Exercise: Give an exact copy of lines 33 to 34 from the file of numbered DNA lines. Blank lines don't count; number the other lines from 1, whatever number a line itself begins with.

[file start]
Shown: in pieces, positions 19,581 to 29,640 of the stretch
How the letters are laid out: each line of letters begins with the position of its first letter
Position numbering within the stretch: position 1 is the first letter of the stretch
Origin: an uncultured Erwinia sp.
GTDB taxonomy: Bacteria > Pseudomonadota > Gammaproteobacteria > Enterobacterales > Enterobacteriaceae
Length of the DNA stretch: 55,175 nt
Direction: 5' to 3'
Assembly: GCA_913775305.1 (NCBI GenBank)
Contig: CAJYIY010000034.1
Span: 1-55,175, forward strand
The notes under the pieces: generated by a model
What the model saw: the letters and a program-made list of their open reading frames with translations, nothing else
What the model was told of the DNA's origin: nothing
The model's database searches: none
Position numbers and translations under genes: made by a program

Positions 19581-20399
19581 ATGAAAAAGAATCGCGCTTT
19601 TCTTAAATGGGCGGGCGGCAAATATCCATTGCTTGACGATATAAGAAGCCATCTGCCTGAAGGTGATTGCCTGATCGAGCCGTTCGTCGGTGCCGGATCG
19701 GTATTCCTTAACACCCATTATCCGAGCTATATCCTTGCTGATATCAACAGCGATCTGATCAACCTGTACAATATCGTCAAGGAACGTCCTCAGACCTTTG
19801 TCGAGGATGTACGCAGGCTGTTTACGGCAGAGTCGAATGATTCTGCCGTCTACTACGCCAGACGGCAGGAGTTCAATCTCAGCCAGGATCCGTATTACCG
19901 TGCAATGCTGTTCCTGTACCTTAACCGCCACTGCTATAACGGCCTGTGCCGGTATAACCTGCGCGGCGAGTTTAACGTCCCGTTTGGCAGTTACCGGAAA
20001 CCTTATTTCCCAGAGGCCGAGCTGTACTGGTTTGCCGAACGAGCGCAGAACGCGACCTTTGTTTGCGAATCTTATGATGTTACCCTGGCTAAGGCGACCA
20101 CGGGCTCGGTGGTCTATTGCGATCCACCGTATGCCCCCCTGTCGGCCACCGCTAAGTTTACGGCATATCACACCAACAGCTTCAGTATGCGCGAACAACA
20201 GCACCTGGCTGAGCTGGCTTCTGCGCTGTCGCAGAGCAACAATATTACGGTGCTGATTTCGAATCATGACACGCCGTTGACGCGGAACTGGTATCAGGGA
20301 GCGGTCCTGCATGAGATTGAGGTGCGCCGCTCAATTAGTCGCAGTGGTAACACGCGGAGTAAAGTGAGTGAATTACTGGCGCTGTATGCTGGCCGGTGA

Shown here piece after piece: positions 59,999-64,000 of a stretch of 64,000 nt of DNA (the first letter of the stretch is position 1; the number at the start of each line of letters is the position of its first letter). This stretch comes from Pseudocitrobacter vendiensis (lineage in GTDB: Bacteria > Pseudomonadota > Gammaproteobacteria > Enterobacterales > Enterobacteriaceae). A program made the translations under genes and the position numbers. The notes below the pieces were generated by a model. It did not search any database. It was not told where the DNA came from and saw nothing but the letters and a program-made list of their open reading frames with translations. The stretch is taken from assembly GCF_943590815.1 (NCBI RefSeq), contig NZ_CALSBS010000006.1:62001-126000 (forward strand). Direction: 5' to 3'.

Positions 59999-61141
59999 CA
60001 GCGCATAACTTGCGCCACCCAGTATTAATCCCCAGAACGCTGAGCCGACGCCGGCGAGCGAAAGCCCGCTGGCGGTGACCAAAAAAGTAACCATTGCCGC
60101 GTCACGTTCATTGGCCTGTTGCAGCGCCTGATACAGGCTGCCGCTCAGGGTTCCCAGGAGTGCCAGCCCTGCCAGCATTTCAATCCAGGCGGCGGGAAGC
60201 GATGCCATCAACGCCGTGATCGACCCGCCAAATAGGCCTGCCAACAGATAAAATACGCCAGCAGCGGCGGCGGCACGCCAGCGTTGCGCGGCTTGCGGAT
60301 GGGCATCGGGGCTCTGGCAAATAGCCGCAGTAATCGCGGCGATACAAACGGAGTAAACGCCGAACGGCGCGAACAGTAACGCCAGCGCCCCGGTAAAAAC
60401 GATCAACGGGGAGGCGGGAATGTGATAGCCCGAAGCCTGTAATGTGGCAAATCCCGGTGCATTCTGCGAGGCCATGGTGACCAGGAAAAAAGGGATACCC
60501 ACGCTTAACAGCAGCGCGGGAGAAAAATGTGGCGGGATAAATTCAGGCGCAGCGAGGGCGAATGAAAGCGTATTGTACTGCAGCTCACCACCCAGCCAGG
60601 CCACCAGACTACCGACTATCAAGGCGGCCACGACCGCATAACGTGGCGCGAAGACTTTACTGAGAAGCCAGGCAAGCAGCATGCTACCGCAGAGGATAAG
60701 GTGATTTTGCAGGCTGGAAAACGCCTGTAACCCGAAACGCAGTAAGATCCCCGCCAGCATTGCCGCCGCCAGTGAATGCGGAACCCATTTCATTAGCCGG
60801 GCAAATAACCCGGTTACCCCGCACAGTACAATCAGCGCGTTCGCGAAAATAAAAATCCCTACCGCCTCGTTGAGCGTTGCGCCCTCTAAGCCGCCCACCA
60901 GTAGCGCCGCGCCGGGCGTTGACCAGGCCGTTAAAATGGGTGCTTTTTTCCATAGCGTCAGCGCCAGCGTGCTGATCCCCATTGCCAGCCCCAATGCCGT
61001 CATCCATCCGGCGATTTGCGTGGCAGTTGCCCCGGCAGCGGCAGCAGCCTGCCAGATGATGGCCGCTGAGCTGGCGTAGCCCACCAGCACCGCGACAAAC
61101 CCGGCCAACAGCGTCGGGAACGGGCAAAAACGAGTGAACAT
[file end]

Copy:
60401 GATCAACGGGGAGGCGGGAATGTGATAGCCCGAAGCCTGTAATGTGGCAAATCCCGGTGCATTCTGCGAGGCCATGGTGACCAGGAAAAAAGGGATACCC
60501 ACGCTTAACAGCAGCGCGGGAGAAAAATGTGGCGGGATAAATTCAGGCGCAGCGAGGGCGAATGAAAGCGTATTGTACTGCAGCTCACCACCCAGCCAGG